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Satnews Daily
August 29th, 2018

Iridium's Certus Draws a Crowd in Chile for Training With Iridium, Cobham and Thales

Iridium's new product Certus, drew quite a crowd in Santiago, Chile—there was Iridium, Cobham Satcom and Thales that also showcased the upcoming Certus satellite data services and terminals in relationship with each of the company's services.

The open event revealed the excitement about Iridium's Certus, the new packet switched data mode service that was made possible by a complete modernization of the Iridium satellite fleet known as the Iridium Next constellation. The service will start with speeds of 352Kbps (symmetric through some terminals), which during 2019 will increase to 704Kbps, surpassing L-band service offerings from other providers and presenting an attractive profile for mission-critical military and civil mobile communications, capable of operating even at the north and south poles.

With the presence of staff from all four companies, the general public and local partners together they were able to clarify any doubts and learn details about the installation and operation of the Certus terminals from Thales and Cobham, which is going to be available soon for purchase through Globalsat.

Essential customers from mining, telecommunications, energy, finance, government and other sectors witnessed the excellent content delivered by the experts (see photo on the right), asked questions, got answers and later enjoyed a cocktail to celebrate at the end of the activity and the start of new business opportunities.

The entrance of Thales provides increased functionality:

The French company Thales, which is responsible for manufacturing the new Iridium satellites, has made a major first step in the field of mobile satellite communication with the MissionLink product, with an initial version able to access symmetric 352Kbps service, in addition to three Iridium voice lines that can be assigned to multiple local terminals connected over Ethernet or Wi-Fi.

A built-in digital PBX, PoE ports, remote management, redundant power, wireless connection, filters for detailed access control and traffic reduction make the Thales Certus offering a complete system for comms-on-the-move. Both the terrestrial and maritime version (VesseLink), will be a competitive offering concerning L-band equipment available for connection to other constellations.

The Cobham offers a better price:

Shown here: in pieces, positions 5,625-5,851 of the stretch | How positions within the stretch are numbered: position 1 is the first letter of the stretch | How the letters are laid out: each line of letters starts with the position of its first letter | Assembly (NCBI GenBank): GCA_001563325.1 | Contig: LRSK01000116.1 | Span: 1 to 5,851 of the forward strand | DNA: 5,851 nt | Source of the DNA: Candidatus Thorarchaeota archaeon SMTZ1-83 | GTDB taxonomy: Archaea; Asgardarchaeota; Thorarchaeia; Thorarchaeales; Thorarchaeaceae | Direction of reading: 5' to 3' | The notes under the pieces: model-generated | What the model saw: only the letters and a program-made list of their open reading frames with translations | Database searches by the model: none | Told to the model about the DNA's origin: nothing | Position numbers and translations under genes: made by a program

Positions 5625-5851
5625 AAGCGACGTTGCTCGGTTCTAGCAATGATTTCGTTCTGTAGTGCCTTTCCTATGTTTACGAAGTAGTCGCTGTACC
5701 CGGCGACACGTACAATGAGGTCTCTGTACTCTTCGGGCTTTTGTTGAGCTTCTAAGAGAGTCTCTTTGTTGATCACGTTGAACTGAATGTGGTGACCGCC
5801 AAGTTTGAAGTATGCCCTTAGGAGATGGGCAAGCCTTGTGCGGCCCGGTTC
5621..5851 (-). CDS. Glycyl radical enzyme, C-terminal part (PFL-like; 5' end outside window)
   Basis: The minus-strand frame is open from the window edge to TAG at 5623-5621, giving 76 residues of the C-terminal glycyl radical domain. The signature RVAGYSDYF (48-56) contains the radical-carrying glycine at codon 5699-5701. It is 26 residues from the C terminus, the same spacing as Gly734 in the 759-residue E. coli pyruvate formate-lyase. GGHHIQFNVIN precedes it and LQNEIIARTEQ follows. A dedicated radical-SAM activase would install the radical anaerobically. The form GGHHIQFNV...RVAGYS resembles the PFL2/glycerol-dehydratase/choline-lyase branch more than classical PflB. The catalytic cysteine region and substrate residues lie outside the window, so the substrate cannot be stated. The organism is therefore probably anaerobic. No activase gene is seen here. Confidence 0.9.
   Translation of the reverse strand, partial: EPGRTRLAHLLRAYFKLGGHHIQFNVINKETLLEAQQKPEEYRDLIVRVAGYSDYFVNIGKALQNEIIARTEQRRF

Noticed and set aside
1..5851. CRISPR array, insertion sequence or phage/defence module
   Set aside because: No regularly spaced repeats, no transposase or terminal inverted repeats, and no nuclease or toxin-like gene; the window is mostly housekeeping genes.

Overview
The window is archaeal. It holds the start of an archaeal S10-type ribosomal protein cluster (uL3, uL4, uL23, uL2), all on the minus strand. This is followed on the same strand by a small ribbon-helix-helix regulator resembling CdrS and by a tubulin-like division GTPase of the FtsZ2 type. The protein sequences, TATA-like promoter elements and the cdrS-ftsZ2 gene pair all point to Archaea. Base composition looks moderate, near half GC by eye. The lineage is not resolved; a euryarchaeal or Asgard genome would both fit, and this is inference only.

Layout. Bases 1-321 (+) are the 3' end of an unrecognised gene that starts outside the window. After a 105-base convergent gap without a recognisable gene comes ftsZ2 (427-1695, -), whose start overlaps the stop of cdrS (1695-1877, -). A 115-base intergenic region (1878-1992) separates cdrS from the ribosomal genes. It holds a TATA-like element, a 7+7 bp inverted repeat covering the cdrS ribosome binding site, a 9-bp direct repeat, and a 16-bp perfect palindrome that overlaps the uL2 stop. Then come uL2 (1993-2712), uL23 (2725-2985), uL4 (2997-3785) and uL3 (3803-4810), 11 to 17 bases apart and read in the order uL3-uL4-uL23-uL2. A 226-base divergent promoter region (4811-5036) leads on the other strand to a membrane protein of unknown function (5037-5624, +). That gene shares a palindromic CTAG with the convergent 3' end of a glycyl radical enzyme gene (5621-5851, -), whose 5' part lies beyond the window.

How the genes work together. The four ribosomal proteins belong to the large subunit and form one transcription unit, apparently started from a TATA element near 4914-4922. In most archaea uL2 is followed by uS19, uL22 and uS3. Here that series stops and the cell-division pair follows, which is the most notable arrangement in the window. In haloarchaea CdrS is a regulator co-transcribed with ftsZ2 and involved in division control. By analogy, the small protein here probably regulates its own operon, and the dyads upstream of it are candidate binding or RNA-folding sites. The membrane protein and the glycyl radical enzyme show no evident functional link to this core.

The Sailor 4300 from Cobham Satcom is an affordable terminal designed for maritime use, with the added advantage of being compatible with FleetBroadband accessories; it can use the same cable, the same power source, the same pedestal (with an adapter) and even the same handset.

When the Iridium Certus service is available before the end of the year, this terminal will communicate at speeds of 352Kbps downstream and 176Kbps upstream, through three general purpose Ethernet ports, and will also connect to up to three Iridium circuit-switched voice lines through a built-in SIP server.

Unlike similar previous equipment offerings for other constellations, the 4300 contains no moving parts, therefore it adapts faster and more efficiently to movement. There is no cumulative mechanical wear caused by waves or vibration, and it has an estimated life of 10 years without maintenance, a feature it shares with the Thales terminal and that will probably be present throughout the Certus hardware offerings going forward.

With the later upgrade to 704Kbps, these terminals will even present themselves as an option that could replace VSAT in some applications.

Christian Gerhard, Commercial Director of the Globalsat group of companies, said that there are markets where maritime VSAT has stopped making sense due to the technical advantages of L-band systems. This effect increases with the arrival of Certus, due to both the attractive equipment pricing and its mechanical simplicity resulting in immunity to movement. In the South Seas, this is especially critical, the wear and tear which affects mechanically steered antennas are inevitable and being out at sea without service is no joke. Iridium and its hardware partners are presenting them with a great leap forward in operational continuity for maritime use, and the later addition of a GMDSS accessory will mean a high level of safety at a lower price than with separate systems, as was the case until now when using Inmarsat C for safety and others for data and telephony.

Iridium is just one launch away from completing the deployment of its new constellation. It is estimated that the pending launch will take place before October, and a few weeks later the satellites will be all in position to provide global uninterrupted 352Kbps service, with full continuity of traditional Iridium voice and data services, including SBD and PTT.

In the event in Chile it was also announced that Globalsat Group is one of the first five companies worldwide to start beta testing of the Certus service using the Thales terminal, which will result in advantages for Globalsat in terms of early familiarity with the product, and will also deliver valuable real-world feedback from the field to both Thales and Iridium, that will help with optimizing the end-user experience.